The free will of the Wind is threatening to those who would be captain of their own souls. But to those who know they are desperate, dead in sin, and utterly unable to save themselves, this truth can be thrilling. ("The Free Will Of The Wind" John Piper)
We all declare for choice; but in using the same word we do not all mean the same thing. With some the word choice may mean for each man to do as he pleases with himself, and the product of his labor. While with others the same word may mean for some men [and women] to do as they please with others, and with other men's labors. Here are two, not only different, but incompatible things, called by the same name--choice. And it follows that each of the things is, by the respective parties, called by two different and incompatible names--choice and tyranny."See also John Piper's post from earlier this year making the same connection between arguments against slavery and against abortion.
Monday, April 27, 2009
J Jesus will be there - we will see him face to face.
E End of sorrow and suffering - Both in our lives, and in the lives of fellow Christians.
R Renewed creation - We will live in the new heavens and new earth, in all its splendor.
U Undeserved - We will know that we deserve condemnation, and we are only there by Christ's blood.
S Sinless - We will no longer sin, offending God and hurting others.
A Adoring God perfectly - We will finally love God as we should, and we will spend eternity praising him.
L Loved by God - We will finally understand and experience just how much he loves and has loved us.
E Everlasting - There will be no prospect of losing glory - we will be there in perfection for ever.
M Multitude - There will be people from all nations, a new society, joyfully serving God together."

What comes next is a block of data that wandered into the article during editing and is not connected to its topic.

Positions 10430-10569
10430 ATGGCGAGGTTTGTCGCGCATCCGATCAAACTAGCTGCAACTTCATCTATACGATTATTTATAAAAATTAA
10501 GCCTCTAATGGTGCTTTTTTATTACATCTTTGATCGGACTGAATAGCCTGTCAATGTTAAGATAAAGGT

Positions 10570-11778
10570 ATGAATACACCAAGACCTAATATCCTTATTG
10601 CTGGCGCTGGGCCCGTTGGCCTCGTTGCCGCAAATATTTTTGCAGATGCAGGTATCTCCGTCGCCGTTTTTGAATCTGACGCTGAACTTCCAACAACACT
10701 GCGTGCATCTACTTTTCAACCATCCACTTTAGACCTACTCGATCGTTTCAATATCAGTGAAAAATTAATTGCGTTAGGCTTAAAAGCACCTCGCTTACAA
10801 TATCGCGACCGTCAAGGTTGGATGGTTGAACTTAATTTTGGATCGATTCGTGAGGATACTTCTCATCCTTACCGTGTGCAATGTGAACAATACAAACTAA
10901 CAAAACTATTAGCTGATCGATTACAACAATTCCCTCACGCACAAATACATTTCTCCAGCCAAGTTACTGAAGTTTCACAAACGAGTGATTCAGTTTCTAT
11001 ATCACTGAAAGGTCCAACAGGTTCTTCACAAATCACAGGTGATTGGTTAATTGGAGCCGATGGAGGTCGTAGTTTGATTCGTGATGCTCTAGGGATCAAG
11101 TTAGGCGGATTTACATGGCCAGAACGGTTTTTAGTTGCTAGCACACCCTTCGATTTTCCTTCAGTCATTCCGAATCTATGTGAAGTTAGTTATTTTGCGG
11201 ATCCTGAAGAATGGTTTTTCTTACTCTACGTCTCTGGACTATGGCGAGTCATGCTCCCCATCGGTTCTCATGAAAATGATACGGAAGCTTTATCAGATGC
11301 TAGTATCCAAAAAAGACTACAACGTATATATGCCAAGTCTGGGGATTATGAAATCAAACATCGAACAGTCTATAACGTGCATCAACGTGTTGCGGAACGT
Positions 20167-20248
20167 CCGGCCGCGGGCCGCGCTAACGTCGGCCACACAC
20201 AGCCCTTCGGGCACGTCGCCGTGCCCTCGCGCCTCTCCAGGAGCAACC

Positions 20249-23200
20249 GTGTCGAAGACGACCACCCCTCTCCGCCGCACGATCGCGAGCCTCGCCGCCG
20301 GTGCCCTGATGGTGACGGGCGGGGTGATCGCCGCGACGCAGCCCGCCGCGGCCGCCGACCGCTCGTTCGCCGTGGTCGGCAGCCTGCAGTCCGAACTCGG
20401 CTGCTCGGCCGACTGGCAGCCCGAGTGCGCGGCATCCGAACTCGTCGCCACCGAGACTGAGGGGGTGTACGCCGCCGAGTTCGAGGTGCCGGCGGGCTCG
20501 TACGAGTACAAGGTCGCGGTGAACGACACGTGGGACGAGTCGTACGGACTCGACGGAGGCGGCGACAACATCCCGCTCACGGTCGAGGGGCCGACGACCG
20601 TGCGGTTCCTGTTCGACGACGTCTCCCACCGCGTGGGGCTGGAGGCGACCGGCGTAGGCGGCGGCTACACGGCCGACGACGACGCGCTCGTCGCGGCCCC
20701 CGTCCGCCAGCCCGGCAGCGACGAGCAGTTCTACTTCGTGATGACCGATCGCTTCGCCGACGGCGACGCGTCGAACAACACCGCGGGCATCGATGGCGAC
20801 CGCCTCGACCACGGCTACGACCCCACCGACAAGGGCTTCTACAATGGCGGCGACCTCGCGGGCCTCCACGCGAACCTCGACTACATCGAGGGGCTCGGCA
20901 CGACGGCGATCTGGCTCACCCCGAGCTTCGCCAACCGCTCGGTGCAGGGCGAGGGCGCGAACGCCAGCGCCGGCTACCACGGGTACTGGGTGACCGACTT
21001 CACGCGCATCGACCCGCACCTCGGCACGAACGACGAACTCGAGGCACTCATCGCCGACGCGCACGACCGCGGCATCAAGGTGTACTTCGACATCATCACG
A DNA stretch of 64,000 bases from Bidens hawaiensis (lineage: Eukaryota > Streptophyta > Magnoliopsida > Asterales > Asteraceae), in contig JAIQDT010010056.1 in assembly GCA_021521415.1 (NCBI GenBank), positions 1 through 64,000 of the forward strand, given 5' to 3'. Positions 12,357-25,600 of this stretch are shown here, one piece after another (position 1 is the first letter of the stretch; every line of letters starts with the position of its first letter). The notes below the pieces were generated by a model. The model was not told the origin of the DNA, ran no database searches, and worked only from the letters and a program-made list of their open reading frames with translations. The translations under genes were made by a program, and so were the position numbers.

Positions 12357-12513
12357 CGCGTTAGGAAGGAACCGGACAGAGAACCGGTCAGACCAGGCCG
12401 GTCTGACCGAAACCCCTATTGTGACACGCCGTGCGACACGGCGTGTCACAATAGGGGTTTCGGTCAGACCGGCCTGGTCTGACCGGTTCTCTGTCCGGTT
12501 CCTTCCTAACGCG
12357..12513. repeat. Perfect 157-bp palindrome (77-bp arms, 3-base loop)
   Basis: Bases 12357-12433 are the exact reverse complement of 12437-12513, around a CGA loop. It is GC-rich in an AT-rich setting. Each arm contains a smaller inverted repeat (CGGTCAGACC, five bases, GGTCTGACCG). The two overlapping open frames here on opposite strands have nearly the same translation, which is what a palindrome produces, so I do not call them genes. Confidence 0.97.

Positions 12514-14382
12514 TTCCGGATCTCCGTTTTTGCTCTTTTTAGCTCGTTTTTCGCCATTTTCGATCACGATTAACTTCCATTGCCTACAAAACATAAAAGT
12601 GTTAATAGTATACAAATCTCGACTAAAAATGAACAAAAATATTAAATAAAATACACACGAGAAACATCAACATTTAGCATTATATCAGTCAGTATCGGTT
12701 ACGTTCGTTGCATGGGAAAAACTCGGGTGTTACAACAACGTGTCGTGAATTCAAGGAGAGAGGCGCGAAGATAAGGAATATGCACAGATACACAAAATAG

From Richard Baxter's book, The Saints' Everlasting Rest
"Imagine a fortress, absolutely impregnable, provisioned for an eternity. There comes a new commandant. He conceives that it might be a good idea to build bridges over the moats--so as to be able to attack the besiegers. Charming! He transforms the fortress into a country seat, and naturally the enemy takes it. So it is with Christianity. They changed the method--and naturally the world conquered."
-Soren Kierkegaard, Attack Upon “Christendom"
Sunday, April 26, 2009
"Jennifer and Jim kept getting huge water bills. They knew beyond a doubt that the bills weren't representative of their actual usage, and no matter how they tried to conserve, the high bills continued.
Although they could see nothing wrong, they had everything checked for leaks or problems: first the water meter, then outdoor pipes, indoor pipes, underground pipes, faucets, toilets, washer, ice maker, etc. -- all to no avail.
One day Jim was sick and stayed home in bed, but kept hearing water running downstairs. He finally tore himself from his sick bed to investigate, and stumbled onto the cause of such high water bills.
Apparently this was happening all day long when they were not at home. Knowing that few would believe him, he taped a segment of the 'problem' for posterity -- see attached video."
Read the story
Saturday, April 25, 2009
Tony Reinke has a link and a summary for Clarkson's 37-page sermon on 13 "soul idols," originally published in 1864.
If you want a far better version of the message your getting from me right now, you might want to look up an old worthy Puritan named David Clarkson whose three volume set of works was published by the Banner of Truth a long time ago. In the second volume Clarkson has an unbelievably thorough, typically-Puritan, sermon called “Soul Idolatry Excludes Men out of Heaven.” . . . He says, honestly, physical idolatry, bowing down with your body to a physical image, is not really all that different and a lot less prevalent than the real sin which is what he calls “soul idolatry”—bowing down to some thing that probably doesn’t have a physical image, in your heart. In other words you can make anything into an idol—anything at all. Doesn’t have to be a statue. It almost never is.